"Pacifica is a California nonprofit public benefit corporation that holds radio broadcast licenses in five major metropolitan areas across the United States[1], has more than 150 "affiliated" radio stations across the country, and assets in the tens of millions of dollars. Its directors have duties of loyalty and care. Since 1949 Pacifica has been radio broadcasting for purposes, among others, of:

"... promot[ing] the full distribution of public information; to obtain access to sources of news not commonly brought together in the same medium; and to employ such varied sources in the public presentation of accurate, objective, comprehensive news on all matters vitally affecting the community."

(Bylaws, Exh. 30, p. 148.)

"Unless the respondent court's misconstruction of Pacifica's bylaws is reached and corrected by prohibition now, the respondent court will almost certainly convert the "conclusions and rulings" of its preliminary injunction into the "law of the case" and continue down this path of error at trial -- before the pending appeal can decide the issue -- necessitating further appeals and petitions and causing even longer delays in conducting a valid election of directors to represent the KPFA membership's interests on Pacifica's board of directors.

"Under threat of being held in contempt, Pacifica has provisionally seated Siegel and Prives on its board and Burnstein, et al., have taken the July 1st contempt hearing off calendar. Nonetheless, a stay of enforcement is essential as the presence of these unelected provisional "directors" on Pacifica's board is creating ongoing irreparable injuries to Pacifica and to petitioner's beneficial interests, including but not limited to: loss of autonomy; loss of confidentiality of proprietary, sensitive and privileged information; and chaos, instability and uncertainty in the governance and management of its affairs where close questions may be decided by the votes of Siegel and/or Prives and actions taken based on those void or voidable votes that cannot later be undone.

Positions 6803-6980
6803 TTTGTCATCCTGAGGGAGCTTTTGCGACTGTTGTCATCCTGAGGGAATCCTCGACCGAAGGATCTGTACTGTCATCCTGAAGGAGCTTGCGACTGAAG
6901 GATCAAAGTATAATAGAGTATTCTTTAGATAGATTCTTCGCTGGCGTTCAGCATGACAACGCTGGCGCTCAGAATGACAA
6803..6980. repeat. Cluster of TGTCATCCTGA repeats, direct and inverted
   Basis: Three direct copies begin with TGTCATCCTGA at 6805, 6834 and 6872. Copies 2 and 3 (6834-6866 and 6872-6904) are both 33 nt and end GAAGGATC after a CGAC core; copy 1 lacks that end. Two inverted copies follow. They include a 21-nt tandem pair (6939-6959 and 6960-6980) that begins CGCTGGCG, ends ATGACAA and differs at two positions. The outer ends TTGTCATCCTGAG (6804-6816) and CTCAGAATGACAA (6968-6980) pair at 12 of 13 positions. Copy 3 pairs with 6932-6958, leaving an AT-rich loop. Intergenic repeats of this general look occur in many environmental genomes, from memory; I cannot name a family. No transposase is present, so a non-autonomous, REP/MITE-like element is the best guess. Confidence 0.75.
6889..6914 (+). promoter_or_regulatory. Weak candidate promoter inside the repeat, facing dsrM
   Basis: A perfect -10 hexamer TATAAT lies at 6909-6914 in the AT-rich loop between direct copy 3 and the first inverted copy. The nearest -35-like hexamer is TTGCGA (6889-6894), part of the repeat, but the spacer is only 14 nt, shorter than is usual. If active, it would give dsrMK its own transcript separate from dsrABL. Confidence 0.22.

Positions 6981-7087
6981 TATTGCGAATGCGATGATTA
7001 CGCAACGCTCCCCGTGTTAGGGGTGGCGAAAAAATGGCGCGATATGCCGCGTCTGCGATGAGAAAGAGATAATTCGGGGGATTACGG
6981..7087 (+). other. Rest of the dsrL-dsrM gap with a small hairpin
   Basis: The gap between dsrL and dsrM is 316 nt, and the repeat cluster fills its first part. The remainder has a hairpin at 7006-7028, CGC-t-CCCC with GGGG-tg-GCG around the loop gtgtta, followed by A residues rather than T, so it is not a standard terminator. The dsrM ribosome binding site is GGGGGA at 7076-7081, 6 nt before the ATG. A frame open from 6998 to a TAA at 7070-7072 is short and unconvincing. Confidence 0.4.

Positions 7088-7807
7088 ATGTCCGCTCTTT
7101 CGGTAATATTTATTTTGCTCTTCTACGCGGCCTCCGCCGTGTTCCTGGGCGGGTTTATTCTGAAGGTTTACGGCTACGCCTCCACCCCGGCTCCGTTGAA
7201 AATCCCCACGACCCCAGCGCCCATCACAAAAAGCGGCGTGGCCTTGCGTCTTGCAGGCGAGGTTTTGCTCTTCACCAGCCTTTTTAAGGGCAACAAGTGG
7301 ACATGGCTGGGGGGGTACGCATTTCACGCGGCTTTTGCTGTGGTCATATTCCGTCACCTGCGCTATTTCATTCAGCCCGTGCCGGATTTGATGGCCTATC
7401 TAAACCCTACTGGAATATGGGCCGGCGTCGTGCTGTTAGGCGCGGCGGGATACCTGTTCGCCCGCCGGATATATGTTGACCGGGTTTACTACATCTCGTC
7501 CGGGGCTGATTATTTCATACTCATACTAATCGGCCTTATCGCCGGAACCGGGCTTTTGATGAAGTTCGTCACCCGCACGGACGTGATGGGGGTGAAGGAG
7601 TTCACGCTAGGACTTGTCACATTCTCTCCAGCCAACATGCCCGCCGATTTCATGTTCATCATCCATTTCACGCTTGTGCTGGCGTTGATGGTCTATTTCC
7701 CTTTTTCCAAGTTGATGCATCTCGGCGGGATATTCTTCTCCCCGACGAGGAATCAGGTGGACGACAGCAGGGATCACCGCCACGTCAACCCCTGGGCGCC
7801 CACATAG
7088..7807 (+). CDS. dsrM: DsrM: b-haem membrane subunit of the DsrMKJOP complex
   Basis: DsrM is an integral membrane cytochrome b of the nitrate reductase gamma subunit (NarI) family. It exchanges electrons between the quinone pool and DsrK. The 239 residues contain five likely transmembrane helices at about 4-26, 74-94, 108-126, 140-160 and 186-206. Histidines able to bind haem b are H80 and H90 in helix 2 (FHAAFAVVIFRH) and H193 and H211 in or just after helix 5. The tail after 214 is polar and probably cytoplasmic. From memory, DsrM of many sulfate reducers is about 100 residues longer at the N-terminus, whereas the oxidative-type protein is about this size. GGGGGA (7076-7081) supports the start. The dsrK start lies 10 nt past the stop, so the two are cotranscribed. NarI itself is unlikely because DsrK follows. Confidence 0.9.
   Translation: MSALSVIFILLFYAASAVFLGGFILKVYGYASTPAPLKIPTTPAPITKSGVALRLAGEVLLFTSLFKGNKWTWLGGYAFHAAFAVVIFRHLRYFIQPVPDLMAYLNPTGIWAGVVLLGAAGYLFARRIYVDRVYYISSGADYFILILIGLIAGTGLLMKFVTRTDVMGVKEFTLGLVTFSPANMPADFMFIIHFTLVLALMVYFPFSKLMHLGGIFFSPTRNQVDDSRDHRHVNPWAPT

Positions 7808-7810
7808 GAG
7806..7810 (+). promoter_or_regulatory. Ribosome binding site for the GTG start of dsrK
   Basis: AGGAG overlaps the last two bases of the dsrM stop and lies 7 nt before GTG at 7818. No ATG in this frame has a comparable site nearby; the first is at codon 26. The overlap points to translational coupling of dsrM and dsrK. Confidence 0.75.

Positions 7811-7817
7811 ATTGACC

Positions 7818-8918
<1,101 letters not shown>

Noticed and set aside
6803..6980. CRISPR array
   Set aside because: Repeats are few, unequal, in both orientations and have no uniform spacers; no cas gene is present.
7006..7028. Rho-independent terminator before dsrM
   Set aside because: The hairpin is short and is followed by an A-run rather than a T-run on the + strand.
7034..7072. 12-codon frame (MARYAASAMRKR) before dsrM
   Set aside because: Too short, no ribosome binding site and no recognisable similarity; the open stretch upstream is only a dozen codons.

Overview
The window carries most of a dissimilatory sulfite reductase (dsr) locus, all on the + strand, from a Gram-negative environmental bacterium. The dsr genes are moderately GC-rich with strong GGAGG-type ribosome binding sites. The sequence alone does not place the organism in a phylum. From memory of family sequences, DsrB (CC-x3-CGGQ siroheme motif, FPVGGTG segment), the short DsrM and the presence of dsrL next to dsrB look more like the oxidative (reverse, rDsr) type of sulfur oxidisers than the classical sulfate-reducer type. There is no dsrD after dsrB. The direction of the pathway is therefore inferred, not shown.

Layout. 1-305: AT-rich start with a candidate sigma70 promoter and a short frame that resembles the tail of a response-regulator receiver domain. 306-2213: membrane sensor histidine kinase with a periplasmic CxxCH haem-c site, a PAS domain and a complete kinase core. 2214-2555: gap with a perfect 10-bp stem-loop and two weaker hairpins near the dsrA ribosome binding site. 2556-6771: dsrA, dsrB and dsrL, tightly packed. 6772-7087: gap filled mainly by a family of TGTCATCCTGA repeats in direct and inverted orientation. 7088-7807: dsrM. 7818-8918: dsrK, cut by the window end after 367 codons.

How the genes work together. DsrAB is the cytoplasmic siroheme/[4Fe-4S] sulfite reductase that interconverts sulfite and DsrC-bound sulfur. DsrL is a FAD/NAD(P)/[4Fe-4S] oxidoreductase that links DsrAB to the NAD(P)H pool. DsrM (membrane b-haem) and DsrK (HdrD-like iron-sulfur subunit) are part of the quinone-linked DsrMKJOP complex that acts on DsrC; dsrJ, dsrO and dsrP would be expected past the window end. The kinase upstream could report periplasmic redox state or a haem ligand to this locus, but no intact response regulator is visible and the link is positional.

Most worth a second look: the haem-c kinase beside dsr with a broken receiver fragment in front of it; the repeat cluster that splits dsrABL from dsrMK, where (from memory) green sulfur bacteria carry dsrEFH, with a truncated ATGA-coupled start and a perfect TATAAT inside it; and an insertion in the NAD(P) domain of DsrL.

"This appears to be a case of first impression whether the courts can summarily appoint corporate directors pendente lite, prior to final determination on the merits as to whether or not they have been duly elected. Petitioner's counsel has found no reported California cases where this has occurred before.

"Thus, a writ of prohibition should issue not only to stay contempt proceedings and enforcement of the preliminary injunction during the pendency of appeal, but also to reach the merits of the preliminary injunction and dissolve it now.

[1]KPFA in Berkeley, KPFK in Los Angeles, KPFT in Houston, Texas, WBAI in New York City, and WPFW in Washington, DC.

A KPFA Transmitter in Downtown Santa Cruz?

All that stands in the way is money and organizing.

 The Federal Communications Commission ("FCC") has issued a permit to KPFA to install a transmitter in downtown Santa Cruz.

This would serve a population of about 10,000 people.  The permit is valid until September 2011.  The cost to KPFA to install the transmitter would be about $5,000-$10,000 and about $100/month to maintain it.  Andrew Phillips, KPFA's interim General Manager, has agreed to include the $100/month maintenance fee in next year's budget.

Chandra Hauptman, a listener activist and former KPFA LSB member and Pacifica National Board member, is coordinating a fundraising campaign to raise the money needed before the expiration of the FCC permit.

Anyone who is interested in donating to this project or has fundraising ideas for this project, please contact Chandra at [log in to unmask].

Also, you can mail a check to KPFA to support this project.  Write "Santa Cruz Antenna" on the memo line of your check and mail it to:
1929 Martin Luther King Jr. Way
Berkeley, CA  94704.

Thanks!  I know we can do this.  - Carol Spooner

Question from Mitchel: Can something similar be done in NYC and surroundings, to set up a system of antenna transmission relays that would be powerful enough to void WBAI's very expensive antenna agreement with the Empire State Building? Does that make any sense at all?

Ring the bells that still can ring,  Forget your perfect offering.
There is a crack, a crack in everything, That's how the light gets in. 
~ Leonard Cohen

Michael Balter
Contributing Correspondent, Science
Adjunct Professor of Journalism,
New York University

Email:  [log in to unmask]

“Faced with the choice between changing one’s mind and proving that there is no need to do so, almost everyone gets busy on the proof."
                                                  --John Kenneth Galbraith